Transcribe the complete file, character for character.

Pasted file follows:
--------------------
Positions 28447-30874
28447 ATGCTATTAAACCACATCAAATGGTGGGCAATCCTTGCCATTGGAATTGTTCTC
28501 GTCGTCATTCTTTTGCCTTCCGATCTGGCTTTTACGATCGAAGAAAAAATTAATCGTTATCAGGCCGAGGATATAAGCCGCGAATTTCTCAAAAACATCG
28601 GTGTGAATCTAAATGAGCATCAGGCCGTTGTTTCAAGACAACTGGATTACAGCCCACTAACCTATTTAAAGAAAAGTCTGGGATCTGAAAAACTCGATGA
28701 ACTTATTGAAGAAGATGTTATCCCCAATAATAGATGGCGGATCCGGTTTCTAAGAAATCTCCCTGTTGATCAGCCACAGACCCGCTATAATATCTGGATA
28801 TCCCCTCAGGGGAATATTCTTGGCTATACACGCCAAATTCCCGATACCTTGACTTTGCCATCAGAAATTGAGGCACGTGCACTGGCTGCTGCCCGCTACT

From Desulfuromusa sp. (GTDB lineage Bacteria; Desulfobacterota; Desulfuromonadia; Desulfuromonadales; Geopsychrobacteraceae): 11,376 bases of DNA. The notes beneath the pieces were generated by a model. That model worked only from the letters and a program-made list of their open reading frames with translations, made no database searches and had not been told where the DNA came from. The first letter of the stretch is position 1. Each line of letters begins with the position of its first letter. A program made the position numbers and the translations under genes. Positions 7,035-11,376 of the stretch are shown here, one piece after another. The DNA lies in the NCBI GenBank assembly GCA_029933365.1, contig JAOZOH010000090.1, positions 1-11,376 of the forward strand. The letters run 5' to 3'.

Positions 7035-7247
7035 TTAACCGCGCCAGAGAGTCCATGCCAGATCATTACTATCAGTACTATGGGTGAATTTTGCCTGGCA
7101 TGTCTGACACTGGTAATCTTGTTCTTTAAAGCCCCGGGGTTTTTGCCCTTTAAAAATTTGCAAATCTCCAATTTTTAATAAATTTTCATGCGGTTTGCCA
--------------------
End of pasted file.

Positions 28447-30874
28447 ATGCTATTAAACCACATCAAATGGTGGGCAATCCTTGCCATTGGAATTGTTCTC
28501 GTCGTCATTCTTTTGCCTTCCGATCTGGCTTTTACGATCGAAGAAAAAATTAATCGTTATCAGGCCGAGGATATAAGCCGCGAATTTCTCAAAAACATCG
28601 GTGTGAATCTAAATGAGCATCAGGCCGTTGTTTCAAGACAACTGGATTACAGCCCACTAACCTATTTAAAGAAAAGTCTGGGATCTGAAAAACTCGATGA
28701 ACTTATTGAAGAAGATGTTATCCCCAATAATAGATGGCGGATCCGGTTTCTAAGAAATCTCCCTGTTGATCAGCCACAGACCCGCTATAATATCTGGATA
28801 TCCCCTCAGGGGAATATTCTTGGCTATACACGCCAAATTCCCGATACCTTGACTTTGCCATCAGAAATTGAGGCACGTGCACTGGCTGCTGCCCGCTACT

From Desulfuromusa sp. (GTDB lineage Bacteria; Desulfobacterota; Desulfuromonadia; Desulfuromonadales; Geopsychrobacteraceae): 11,376 bases of DNA. The notes beneath the pieces were generated by a model. That model worked only from the letters and a program-made list of their open reading frames with translations, made no database searches and had not been told where the DNA came from. The first letter of the stretch is position 1. Each line of letters begins with the position of its first letter. A program made the position numbers and the translations under genes. Positions 7,035-11,376 of the stretch are shown here, one piece after another. The DNA lies in the NCBI GenBank assembly GCA_029933365.1, contig JAOZOH010000090.1, positions 1-11,376 of the forward strand. The letters run 5' to 3'.

Positions 7035-7247
7035 TTAACCGCGCCAGAGAGTCCATGCCAGATCATTACTATCAGTACTATGGGTGAATTTTGCCTGGCA
7101 TGTCTGACACTGGTAATCTTGTTCTTTAAAGCCCCGGGGTTTTTGCCCTTTAAAAATTTGCAAATCTCCAATTTTTAATAAATTTTCATGCGGTTTGCCA